One Last Summer is sure to transport you back to your most carefree days as a teenager — and it might even persuade you to crack open a Coke while you’re at it.

When you think of Cadbury, you most likely think of rich, creamy chocolate. And when you think of chocolate, you might reminisce on the good old days when your mom or dad would slip you a piece of chocolate after dinner.

That’s why Cadbury decided to create Families Reunited, a video series that aims to reconnect parents with their teenage children by giving parents a crash course on their children’s passions.

In this two-part video series of 20-minute episodes, you’ll watch a dad learn how to pop a wheelie on a BMX bike just like his son. Then, you’ll watch a mom learn how to conquer the ice and figure skate with her son. At the end of each episode, the parent ultimately proves to their kid that they’re not as different as they think. Even better, they can also spend time bonding over a shared passion.

Almost every parent goes through a rough patch with their kids, especially when they’re teenagers. But Families Reunited lets parents who have drifted from their kids know that they’re not alone. It also inspires them to truly understand their kids before they try to rekindle their relationships with them.

Known for their fun, playful brand identity, Taco Bell stuck to their guns when they released The Taco Bell Show. It’s a game show that features celebrities — including Drake Bell and Spencer Pratt — known and loved by Taco Bell’s young target audience.

On the show, the host and the guest celebrity play Taco Bell-inspired games, like “Diablo Dare.” It’s Truth or Dare, but instead of doing a dare, participants have to drench a tortilla chip in diablo sauce and eat it. What a creative way to plug two of their products into one game — kudos, Taco Bell!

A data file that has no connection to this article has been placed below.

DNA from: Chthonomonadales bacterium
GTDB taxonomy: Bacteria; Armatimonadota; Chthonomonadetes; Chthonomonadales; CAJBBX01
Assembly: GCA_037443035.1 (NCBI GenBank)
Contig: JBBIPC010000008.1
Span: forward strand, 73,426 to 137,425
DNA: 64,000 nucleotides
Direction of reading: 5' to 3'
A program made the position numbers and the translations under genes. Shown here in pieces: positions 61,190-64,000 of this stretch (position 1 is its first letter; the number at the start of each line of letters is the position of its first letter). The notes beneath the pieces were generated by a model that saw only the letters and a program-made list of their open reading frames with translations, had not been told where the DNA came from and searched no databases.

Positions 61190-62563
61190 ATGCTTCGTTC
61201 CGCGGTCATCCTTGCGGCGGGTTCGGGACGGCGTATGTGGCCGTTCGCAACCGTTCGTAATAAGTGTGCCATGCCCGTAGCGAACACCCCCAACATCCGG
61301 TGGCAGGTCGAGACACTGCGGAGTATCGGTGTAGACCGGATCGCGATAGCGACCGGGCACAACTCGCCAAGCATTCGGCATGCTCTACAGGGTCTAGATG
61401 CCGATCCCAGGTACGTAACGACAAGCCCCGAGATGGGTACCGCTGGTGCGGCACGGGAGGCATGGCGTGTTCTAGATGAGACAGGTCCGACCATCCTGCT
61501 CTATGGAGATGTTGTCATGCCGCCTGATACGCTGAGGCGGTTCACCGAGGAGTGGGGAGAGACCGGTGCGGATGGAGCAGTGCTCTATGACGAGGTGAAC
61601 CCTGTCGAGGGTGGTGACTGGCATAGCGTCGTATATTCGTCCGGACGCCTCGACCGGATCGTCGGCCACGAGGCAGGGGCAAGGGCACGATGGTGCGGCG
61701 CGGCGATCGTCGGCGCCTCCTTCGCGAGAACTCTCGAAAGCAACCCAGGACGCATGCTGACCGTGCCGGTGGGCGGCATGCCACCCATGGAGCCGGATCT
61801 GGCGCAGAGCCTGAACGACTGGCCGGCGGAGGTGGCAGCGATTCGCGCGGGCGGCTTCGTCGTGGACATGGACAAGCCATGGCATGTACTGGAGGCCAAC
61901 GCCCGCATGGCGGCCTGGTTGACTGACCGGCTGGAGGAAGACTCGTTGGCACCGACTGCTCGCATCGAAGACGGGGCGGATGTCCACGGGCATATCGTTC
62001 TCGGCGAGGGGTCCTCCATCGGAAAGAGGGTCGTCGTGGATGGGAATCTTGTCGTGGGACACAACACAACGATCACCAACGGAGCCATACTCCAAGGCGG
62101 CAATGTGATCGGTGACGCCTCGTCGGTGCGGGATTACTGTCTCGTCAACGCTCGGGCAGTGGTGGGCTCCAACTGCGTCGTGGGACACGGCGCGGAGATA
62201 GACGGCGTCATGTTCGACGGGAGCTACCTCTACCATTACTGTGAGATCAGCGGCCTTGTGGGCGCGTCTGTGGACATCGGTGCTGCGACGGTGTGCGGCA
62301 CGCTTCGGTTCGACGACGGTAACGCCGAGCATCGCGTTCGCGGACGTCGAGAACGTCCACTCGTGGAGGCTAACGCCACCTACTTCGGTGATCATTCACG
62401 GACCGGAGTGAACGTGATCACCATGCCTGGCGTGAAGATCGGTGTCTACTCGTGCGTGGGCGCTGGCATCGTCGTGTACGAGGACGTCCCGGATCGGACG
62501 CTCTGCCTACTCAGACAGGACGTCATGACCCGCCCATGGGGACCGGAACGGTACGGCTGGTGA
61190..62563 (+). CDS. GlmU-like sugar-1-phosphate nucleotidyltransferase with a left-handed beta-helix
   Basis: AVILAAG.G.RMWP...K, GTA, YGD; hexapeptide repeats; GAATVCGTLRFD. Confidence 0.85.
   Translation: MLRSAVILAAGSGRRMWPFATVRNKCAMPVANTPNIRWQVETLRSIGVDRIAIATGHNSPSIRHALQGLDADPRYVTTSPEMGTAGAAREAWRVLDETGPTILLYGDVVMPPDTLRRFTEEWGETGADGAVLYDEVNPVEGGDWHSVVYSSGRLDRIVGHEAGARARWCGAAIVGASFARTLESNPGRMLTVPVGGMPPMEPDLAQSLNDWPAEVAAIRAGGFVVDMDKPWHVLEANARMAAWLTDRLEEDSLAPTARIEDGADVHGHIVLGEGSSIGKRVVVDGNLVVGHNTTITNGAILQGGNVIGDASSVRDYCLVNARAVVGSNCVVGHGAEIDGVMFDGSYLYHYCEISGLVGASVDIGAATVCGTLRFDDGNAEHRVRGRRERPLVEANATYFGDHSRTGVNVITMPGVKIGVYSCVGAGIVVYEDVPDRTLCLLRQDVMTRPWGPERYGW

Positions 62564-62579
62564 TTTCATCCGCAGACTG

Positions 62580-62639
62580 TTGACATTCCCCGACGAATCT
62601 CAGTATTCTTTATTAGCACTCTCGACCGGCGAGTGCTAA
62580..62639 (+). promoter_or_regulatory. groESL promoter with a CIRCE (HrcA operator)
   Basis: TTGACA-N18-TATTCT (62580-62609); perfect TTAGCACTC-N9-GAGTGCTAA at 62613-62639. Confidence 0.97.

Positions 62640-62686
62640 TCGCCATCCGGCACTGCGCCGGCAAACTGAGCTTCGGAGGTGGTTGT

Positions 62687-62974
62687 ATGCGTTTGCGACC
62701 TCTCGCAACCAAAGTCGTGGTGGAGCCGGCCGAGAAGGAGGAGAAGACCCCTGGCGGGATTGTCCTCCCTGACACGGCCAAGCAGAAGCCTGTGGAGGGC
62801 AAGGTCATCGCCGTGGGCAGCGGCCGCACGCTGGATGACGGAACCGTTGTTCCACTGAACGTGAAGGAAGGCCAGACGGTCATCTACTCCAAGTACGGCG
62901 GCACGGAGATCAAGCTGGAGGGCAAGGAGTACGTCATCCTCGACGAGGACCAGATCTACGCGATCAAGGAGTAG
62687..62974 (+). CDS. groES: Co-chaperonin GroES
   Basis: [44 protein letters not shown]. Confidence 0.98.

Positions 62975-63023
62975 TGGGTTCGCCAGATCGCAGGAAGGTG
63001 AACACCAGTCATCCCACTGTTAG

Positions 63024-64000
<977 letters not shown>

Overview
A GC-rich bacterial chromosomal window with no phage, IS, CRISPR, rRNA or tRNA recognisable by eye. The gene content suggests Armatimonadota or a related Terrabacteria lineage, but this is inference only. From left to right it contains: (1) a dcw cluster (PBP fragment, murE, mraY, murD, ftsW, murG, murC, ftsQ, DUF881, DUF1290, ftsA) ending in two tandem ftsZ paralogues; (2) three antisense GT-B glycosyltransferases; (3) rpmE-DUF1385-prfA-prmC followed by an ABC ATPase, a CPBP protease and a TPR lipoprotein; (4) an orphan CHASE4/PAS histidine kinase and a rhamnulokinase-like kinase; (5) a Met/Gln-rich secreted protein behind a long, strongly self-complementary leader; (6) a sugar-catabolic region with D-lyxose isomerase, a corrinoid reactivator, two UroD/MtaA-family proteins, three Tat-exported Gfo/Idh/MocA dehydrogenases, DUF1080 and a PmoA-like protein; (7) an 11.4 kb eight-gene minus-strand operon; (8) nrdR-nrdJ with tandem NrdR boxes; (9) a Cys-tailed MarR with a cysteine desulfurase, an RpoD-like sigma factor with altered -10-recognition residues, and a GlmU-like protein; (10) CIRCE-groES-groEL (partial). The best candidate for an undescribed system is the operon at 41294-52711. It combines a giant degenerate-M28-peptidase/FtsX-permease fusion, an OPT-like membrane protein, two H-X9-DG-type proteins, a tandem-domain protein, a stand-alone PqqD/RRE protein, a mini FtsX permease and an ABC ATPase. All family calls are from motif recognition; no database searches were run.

The Taco Bell Show draws you in from the beginning by immediately informing you what it’s all about — a game show with celebrities. It then keeps you glued to your screen by having the celebrities play fun, creative games. If you ask us, that’s definitely a recipe for binge-worthy content success.

Another brand that leans on humor and lightheartedness, Kentucky Fried Chicken released a series of satirical Shark Tank-esque pitches for outlandish business ideas called KFC Innovations Lab. These ideas include Colonel on Ice, a bow tie that also serves as a GPS locator, and a walking cane that doubles as a remote control for your TV.

All of these pitches relate to KFC’s founder Colonel Sanders in a creative way, which makes the video series one of the funniest in the food and beverage industry. After watching it, you’ll laugh so hard that you’ll work up an appetite, and KFC hopes it’ll be for some of their famous fried chicken.

Crafting a creative and compelling video series is just like cooking. It’ll be hard. It’ll get messy. And there’s a chance you might burn the dish to a crisp. But, hopefully, with these examples, you can put together a recipe for a video series that will please your audience’s palate.